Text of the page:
If you're in need of sawhorses for work around your shop, "The Butterfly Horse" by Don Williams is just the ticket and discover the best glue for veneer work and for any project that requires an extended open time in "A Must-have Woodworking Glue," by Laurie McKichan who joins us from the pages of American Woodworker.

In this month's Tool Test, we review the 'Ready 2 Rout' automated fence setup that brings CNC-like accuracy to your router table, the Benchcrafted Classic leg vise and Bosch's newest dust extractor, the VAC140A; George Walker discusses how to freehand sketch a volute in Design Matters; we welcome Peter Follansbee who takes over as our Arts & Mysteries columnist and extolls the virtues of proper lighting in the shop; and in End Grain, Gus Goodwin shares his thoughts of his friend and the tools left behind in "Inheritance."

November : Natural-Edge Cabinet – Cutting-Edge Versitility – Contemporary Splay-Leg Table – 'Bookend'

Inlay – Michael Dunbar on Chair Joints
A live-edge top and spalted beech doors bring an organic twist to the clean lines of a hanging cabinet that mixes classic and contemporary. Michael Dunbar, the wizard of the Windsor, shows you three innovative joints that will keep your chairs solid no matter how much your sitters lean, plop and squirm; In "Must-Have Router Bits," Chuck Bender trims away confusion to show you the four router profiles your shop shouldn't be without. Chuck shows how you can make almost any moulding or cut you need with just a few sizes of each bit's profile. This month, you'll also learn how to make a contemporary splay-leg table that looks hard to build – but despite the splay legs, it's not. "Bookend Inlay" is one of the hallmarks of Federal-period furniture – you'll learn how to use common tools and a pan of hot sand to make four variations of this design (and in our December issue, you'll see how to build the rest of the table that features this beautiful inlay).

Looking for inspiration for a fall project? You'll find plenty as we present the winners of the second annual PWM Excellence Awards, as determined by you and the editors. You'll love how our Grand-Prize winner used walnut, ebony, olive, ash and dyed sycamore to create remarkable marquetry inside his winning entry.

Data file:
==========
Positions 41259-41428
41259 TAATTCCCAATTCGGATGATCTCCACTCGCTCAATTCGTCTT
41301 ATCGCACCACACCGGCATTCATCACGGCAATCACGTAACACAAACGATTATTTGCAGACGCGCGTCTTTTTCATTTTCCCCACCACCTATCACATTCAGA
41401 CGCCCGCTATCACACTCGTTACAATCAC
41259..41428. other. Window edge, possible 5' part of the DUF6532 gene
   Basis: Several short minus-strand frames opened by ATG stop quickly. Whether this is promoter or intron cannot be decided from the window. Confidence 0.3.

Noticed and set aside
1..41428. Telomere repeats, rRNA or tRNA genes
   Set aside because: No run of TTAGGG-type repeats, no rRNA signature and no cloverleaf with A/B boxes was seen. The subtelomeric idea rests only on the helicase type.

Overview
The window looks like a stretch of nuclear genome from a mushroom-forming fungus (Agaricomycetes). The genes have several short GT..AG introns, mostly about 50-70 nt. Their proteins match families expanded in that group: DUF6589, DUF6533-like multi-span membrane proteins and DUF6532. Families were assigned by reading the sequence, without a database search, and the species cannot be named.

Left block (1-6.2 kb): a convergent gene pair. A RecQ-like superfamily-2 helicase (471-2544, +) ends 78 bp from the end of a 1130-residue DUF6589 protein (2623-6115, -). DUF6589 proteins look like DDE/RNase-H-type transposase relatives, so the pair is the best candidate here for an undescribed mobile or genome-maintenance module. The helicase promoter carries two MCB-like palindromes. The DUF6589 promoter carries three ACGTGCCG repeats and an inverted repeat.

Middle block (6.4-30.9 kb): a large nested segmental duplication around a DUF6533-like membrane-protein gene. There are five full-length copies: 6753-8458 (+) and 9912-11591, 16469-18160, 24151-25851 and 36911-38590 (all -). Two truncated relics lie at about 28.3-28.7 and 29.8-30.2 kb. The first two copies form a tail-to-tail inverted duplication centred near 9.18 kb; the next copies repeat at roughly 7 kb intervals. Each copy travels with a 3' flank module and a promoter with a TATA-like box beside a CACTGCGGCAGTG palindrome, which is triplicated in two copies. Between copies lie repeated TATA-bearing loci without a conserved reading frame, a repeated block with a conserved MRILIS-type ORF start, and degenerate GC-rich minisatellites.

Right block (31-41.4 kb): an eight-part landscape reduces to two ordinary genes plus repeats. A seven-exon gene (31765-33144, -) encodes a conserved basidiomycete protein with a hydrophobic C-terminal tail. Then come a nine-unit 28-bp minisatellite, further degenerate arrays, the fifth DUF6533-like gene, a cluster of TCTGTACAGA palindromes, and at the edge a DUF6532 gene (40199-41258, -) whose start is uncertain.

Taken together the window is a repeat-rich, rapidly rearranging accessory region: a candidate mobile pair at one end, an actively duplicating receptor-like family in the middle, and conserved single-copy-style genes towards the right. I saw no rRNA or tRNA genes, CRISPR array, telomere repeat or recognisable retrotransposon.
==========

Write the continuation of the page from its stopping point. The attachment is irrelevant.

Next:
In this month's Tool Test, we review the Hammer K3, an Austrian sliding table saw that's worth the price (which isn't much more than a typical U.S. cabinet saw); the Angle-Ease, a tilting router base from Woodhaven…and a secret tool to be revealed on Oct. 13. George Walker gives his slant on "Fair Curves" in Design Matters; Peter Follansbee looks at interesting and unusual tools from the past in his Arts & Mysteries column (what – you haven't used a thixtell?); and in End Grain, Joe McMahon says goodbye to his longtime love (and his wife is still around).

December: Federal Bow-Front Table – Sharpen Your Hand Saws – Ruler Trick for Dovetailing – Stylish

Router Bit Storage – Carving 101 – Traditional Marking Systems
A Federal Bow-front table from Frank Vucolo is our cover story for the December 2014 issue; his article not only shows you how to build this form that appears in many furniture styles, but how to add the veneer, banding and stringing that are hallmarks of the Federal period. You'll learn how to sharpen your own handsaws and backsaws from Matt "the Saw Wright" Cianci as he takes you step by step through the four steps of setting, jointing, filing and stoning.

From Glen D. Huey, you get plans, measured drawings and instruction on making a "Not-so Ordinary Router Cabinet" (that would also look at home in the house, with a few tweaks). Mary May shares her carving expertise in "Woodcarving Basics," with everything you know to get started with V-tools and gouges, as she teaches you techniques for shallow-relief and applied carving. And from Christopher Schwarz, learn a clever and simple way to align your dovetails for easy transfer from pins to tails (or tails to pins); all you need is a cheap wooden ruler and a couple tacks.

In this month's Tool Test, we review the Earlex 6003 spray system, a 3-stage turbine that is plenty powerful for most finishing needs; the Shenandoah Tool Works Birdcage Awl; and the Jet JWBS-14SF-3 band saw. George Walker gives us his thoughts on handsome toppers (that is, how to let function and proportion guide you to a good-looking top); Peter Follansbee shares his thoughts on "green" woodworking in the Arts & Mysteries column; and in End Grain, Lee Dye shows how us how a tree became a whale.